Most major oil- and gas-producing states, including Pennsylvania, Texas, Colorado, North Dakota, and Louisiana, recognize home rule: Towns are free to draft their own constitutions and ordinances. At the same time, conservative legislatures have overturned local fracking bans and rescinded the right of communities to use zoning to control or limit fracking. But these efforts are judicially dubious. In 2012, Pennsylvania passed a law that preempted local zoning, but the state Supreme Court declared the provision unconstitutional in a lawsuit brought by Robinson Township and six other municipalities.
The Pennsylvania victories suggest that activists could work with communities to enact and litigate local land-use ordinances to rein in the harms of fracking. Only about 3 percent of Pennsylvania’s more than 2,500 municipalities have voted to create home-rule charters. Encouraging more towns to adopt local constitutions also has the potential to convince small-town conservatives, who tend to favor local autonomy over bureaucratic control. It turns out that many are willing to accept property restrictions, so long as they get to help make the rules.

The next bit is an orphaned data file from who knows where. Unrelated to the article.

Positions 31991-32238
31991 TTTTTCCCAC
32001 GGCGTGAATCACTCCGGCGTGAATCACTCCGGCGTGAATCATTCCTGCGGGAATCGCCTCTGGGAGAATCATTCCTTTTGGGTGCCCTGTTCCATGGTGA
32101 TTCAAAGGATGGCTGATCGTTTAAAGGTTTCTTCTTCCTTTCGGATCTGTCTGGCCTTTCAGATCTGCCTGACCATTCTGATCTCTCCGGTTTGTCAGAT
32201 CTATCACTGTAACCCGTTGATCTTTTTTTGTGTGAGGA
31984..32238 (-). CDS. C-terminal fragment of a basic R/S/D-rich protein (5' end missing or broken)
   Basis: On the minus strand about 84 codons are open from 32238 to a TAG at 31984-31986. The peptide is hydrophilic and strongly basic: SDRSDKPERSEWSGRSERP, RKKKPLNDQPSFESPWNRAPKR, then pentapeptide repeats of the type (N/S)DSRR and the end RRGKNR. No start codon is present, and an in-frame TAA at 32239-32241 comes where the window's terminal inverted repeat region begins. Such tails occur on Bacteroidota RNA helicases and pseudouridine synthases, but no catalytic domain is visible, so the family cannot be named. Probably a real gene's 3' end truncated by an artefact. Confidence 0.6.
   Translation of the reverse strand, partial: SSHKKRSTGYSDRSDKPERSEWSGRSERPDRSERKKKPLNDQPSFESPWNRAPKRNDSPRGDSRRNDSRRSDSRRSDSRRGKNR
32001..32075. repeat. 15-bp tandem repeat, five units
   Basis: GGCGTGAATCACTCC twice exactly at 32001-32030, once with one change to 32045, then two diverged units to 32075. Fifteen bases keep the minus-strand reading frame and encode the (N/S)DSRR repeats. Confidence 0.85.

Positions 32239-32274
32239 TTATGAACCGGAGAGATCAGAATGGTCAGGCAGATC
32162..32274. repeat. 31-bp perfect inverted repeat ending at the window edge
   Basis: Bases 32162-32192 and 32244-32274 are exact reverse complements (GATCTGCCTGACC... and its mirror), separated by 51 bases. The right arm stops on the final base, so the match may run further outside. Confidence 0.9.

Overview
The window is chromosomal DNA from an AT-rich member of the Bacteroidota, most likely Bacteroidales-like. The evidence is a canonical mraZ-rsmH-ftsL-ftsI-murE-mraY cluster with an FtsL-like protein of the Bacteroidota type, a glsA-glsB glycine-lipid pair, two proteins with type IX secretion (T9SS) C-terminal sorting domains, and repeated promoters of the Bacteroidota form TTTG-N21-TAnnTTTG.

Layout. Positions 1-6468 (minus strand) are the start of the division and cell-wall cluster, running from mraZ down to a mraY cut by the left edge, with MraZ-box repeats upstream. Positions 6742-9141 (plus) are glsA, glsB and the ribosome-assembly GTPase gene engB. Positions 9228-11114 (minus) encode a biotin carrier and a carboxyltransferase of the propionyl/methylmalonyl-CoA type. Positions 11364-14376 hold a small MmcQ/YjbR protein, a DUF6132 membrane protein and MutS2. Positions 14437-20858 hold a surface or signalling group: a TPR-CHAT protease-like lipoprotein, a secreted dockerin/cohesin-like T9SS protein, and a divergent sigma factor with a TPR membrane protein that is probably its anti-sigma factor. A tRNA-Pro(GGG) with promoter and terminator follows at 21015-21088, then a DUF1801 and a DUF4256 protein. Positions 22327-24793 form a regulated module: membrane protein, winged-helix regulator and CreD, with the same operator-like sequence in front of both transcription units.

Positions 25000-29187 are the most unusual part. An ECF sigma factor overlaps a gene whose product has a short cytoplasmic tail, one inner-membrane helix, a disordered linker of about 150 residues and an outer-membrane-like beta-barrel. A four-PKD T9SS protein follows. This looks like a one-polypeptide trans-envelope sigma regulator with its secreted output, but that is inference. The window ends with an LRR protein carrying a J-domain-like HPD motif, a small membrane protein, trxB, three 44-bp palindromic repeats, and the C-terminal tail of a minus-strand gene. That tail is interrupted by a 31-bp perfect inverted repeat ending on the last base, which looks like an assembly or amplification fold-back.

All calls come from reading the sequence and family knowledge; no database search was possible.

Had the Pennsylvania Supreme Court decision come down before the gas trucks invaded Scott McClain’s driveway, he may have been able to petition his township supervisors to deny the petroleum company permission to drill next door or use his driveway. He eventually won a small settlement from the energy firm responsible for contracting the gas trucks, but he says it wasn’t nearly enough to recoup the cost of repairing the structural damage to his house. Gas trucks can still use his driveway. (Even if McClain’s township decided to adopt a home-rule charter, it’s not clear that it could rescind permits that have been executed.) As much as McClain values land sovereignty, he’s come to believe that he should have a say in how others use their property if it impacts him. That’s democracy.